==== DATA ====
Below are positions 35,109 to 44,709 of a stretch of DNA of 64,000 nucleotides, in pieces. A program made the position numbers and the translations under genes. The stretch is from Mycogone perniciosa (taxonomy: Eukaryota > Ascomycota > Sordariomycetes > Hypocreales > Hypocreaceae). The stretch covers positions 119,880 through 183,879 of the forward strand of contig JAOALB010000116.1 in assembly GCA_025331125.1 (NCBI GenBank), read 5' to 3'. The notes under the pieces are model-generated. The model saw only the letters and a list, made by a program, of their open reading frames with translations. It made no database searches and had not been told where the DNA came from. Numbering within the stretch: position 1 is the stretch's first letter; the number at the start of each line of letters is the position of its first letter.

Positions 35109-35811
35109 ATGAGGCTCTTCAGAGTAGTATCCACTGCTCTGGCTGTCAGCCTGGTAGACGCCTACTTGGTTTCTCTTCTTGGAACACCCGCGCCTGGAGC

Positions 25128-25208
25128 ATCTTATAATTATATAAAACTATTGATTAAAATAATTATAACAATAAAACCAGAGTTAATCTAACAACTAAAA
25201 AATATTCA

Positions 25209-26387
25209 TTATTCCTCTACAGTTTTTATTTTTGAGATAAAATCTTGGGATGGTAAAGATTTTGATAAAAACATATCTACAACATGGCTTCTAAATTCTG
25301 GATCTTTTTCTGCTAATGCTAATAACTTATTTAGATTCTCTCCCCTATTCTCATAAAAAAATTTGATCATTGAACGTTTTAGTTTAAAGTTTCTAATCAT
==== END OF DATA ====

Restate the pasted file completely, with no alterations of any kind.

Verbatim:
Below are positions 35,109 to 44,709 of a stretch of DNA of 64,000 nucleotides, in pieces. A program made the position numbers and the translations under genes. The stretch is from Mycogone perniciosa (taxonomy: Eukaryota > Ascomycota > Sordariomycetes > Hypocreales > Hypocreaceae). The stretch covers positions 119,880 through 183,879 of the forward strand of contig JAOALB010000116.1 in assembly GCA_025331125.1 (NCBI GenBank), read 5' to 3'. The notes under the pieces are model-generated. The model saw only the letters and a list, made by a program, of their open reading frames with translations. It made no database searches and had not been told where the DNA came from. Numbering within the stretch: position 1 is the stretch's first letter; the number at the start of each line of letters is the position of its first letter.

Positions 35109-35811
35109 ATGAGGCTCTTCAGAGTAGTATCCACTGCTCTGGCTGTCAGCCTGGTAGACGCCTACTTGGTTTCTCTTCTTGGAACACCCGCGCCTGGAGC

Positions 25128-25208
25128 ATCTTATAATTATATAAAACTATTGATTAAAATAATTATAACAATAAAACCAGAGTTAATCTAACAACTAAAA
25201 AATATTCA

Positions 25209-26387
25209 TTATTCCTCTACAGTTTTTATTTTTGAGATAAAATCTTGGGATGGTAAAGATTTTGATAAAAACATATCTACAACATGGCTTCTAAATTCTG
25301 GATCTTTTTCTGCTAATGCTAATAACTTATTTAGATTCTCTCCCCTATTCTCATAAAAAAATTTGATCATTGAACGTTTTAGTTTAAAGTTTCTAATCAT